Friday, February 13, 2015

Friday Slice Of Heaven, Slice Into the Woods 2/12/2015

(Sung to The Cure’s “Catch”)

So lend ear towards new books I kind of love
Some groovy ones you need to know
Yeah The Sixth Gun’s end indeed draws closer
I sure don’t want to see it go

You know Rachel Rising might be great for you
That dead dame’s been through hell it’s not fair
With sports I roll my eyes up to heaven
Yet Southern Bastards makes me care

These books make me fall in love by gosh
I can’t help but keep falling again and again
And there’s still one more to read, have no fear
Satellite Sam’s back top of game

Hello there, denizens, and welcome back to Donist World. I’m Donist, and we’re joined as ever by CFO Obie (my friends’ Boston terrier) and by marketing director / administrative assistant / party planner / head nurse of medicine disbursement Tulip (my dog, Obie’s sister). I’ve been sick this week and had to resort to taking some NySwill anti-cough, knock-yo’-butt-into-next-Tuesday cold medicine last night, so I don’t really know what the heck is going on or in what plane of existence I’m actually residing at this moment. What I do know is that Obie, thankfully, is leaving me alone with his “Full-Contact Management” nonsense, and instead has used his new techniques to hammer one of the comic distributors (yeah, we all know there’s only one) into being sure all of our comics arrived on time this week. Historically, for whatever reason, there has been a higher probability of any comics beginning with R or S, being mis-shipped and delayed for at least two weeks. I would say that 5–10% of the time this occurs, and it just so happens that this week’s comics were only comics beginning with R or S. So, thank you, Obie, for getting on the horn and letting that distributor know that we suffer no…hold on…Tulip’s whispering something in my ear. Okay, it turns out that Obie was not on the phone yelling at the distributor, earlier this week, he was actually yelling at the burrito joint about holding the sour cream on his order — he just said he was securing our weekly comics. Hmmmmmm…well, we got them all anyways and that is what matters. So, while I re-up on my coffee, and try to get back down to Earth, rise up towards all things heavenly with…

Friday Slice Of Heaven

***Possible Spoilers Below***

The Sixth Gun #46
The Sixth Gun #46 – Written by Cullen Bunn, illustrated by Brian Hurtt, colored by Bill Crabtree, lettered by Crank!, designed by Keith Wood, edited by Charlie Chu, published by Oni Press. With Screaming Crow’s spirit dispersed, the great thunderbirds have gone mad, lashing out at everything in their path as the tempest rages on. Griselda the Gray Witch and Jesup have used the six guns to break the damnable seal and they head downward to forever alter the world. Meanwhile, Becky and Drake have snakemen, wild thunderbirds, and a flood to occupy their time.

This issue is one heck of an adventurous blast. The issue opens as Griselda and Jesup succeed in placing the final gun upon the seal. Drake and Becky have failed…and you hold your breath as you turn the page. From that moment on, Bunn and Hurtt refuse to let you catch that breath as thunderbirds rampage, snakemen descend, and Drake and Becky struggle to stay above water as a town dies. The tension never really lets up until the very end with a surprise guest who made me cheer. Still, the good guys are totally hosed, and I was left desperately wishing for another 20–40 pages since my adrenaline was in overdrive; no matter how long the wait for next issue, it’s going to be a brutal one.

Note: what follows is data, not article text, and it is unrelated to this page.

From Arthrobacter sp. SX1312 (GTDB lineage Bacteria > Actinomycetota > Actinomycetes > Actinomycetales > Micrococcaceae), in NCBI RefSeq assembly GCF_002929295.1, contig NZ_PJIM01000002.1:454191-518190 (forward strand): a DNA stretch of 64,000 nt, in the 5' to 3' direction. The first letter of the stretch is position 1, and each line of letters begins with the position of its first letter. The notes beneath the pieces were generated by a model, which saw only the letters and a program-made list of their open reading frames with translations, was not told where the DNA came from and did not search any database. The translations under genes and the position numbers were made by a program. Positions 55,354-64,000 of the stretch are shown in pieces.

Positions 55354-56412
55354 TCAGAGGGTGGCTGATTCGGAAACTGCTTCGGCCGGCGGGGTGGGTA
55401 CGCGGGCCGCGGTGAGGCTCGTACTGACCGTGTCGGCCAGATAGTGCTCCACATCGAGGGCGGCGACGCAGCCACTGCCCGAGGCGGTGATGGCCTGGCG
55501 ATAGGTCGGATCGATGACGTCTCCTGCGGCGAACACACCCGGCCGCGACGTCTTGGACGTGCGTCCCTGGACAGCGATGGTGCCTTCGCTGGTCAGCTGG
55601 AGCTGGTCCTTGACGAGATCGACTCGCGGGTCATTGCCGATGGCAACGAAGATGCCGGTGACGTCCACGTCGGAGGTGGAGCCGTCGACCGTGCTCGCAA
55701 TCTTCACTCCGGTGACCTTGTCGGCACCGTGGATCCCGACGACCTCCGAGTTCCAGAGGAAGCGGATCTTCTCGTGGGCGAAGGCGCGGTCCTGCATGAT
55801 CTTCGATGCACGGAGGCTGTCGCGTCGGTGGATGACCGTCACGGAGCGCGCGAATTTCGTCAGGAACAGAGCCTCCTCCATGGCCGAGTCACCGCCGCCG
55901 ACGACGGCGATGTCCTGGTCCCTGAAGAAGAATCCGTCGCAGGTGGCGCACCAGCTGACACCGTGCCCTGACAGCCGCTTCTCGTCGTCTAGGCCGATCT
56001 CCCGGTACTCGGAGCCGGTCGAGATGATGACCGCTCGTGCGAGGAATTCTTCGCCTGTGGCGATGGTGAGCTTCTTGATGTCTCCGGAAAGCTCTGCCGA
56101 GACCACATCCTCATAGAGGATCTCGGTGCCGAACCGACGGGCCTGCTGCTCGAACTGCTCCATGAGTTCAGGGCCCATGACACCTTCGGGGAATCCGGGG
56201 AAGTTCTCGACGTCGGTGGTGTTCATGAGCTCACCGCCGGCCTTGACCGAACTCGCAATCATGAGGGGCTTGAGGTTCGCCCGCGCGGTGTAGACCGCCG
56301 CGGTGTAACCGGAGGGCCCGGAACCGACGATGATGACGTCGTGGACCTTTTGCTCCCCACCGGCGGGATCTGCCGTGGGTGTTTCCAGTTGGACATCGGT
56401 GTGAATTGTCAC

Save for a couple of pages, the creators use high panel counts to keep the tension high and to make each sequence all the more dire. The scenes with Drake moving from house to house and from level to level had the feel of an Indian Jones movie as the hero barely squeaks by with his hide intact as enemies come at him from every direction. The same is true for Becky as she struggles to stay alive despite all hope being lost. Each character’s fight had me eagerly flipping through to see what happened next, and despite being nerve-wracking, I enjoyed every page.

This issue is yet another example of Hurtt’s storytelling prowess, as your eye flows through each panel and your mind fills in the unseen actions in-between. The character acting is as wonderful as ever, with great scenes of snakemen losing their bravado when faced with Drake, as well as when Becky flashes a smile just before Drake panics over what lurks behind her.

The artwork alone is beautiful, but Crabtree’s colors make the book shine. Because of the rain and the flood, most of the book is set to cool color tones, but near the issue end, the blast of red with flowing blue lines (not going to spoil exactly what is going on) has a shocking similarity to blood and veins on a gorgeous full-page spread.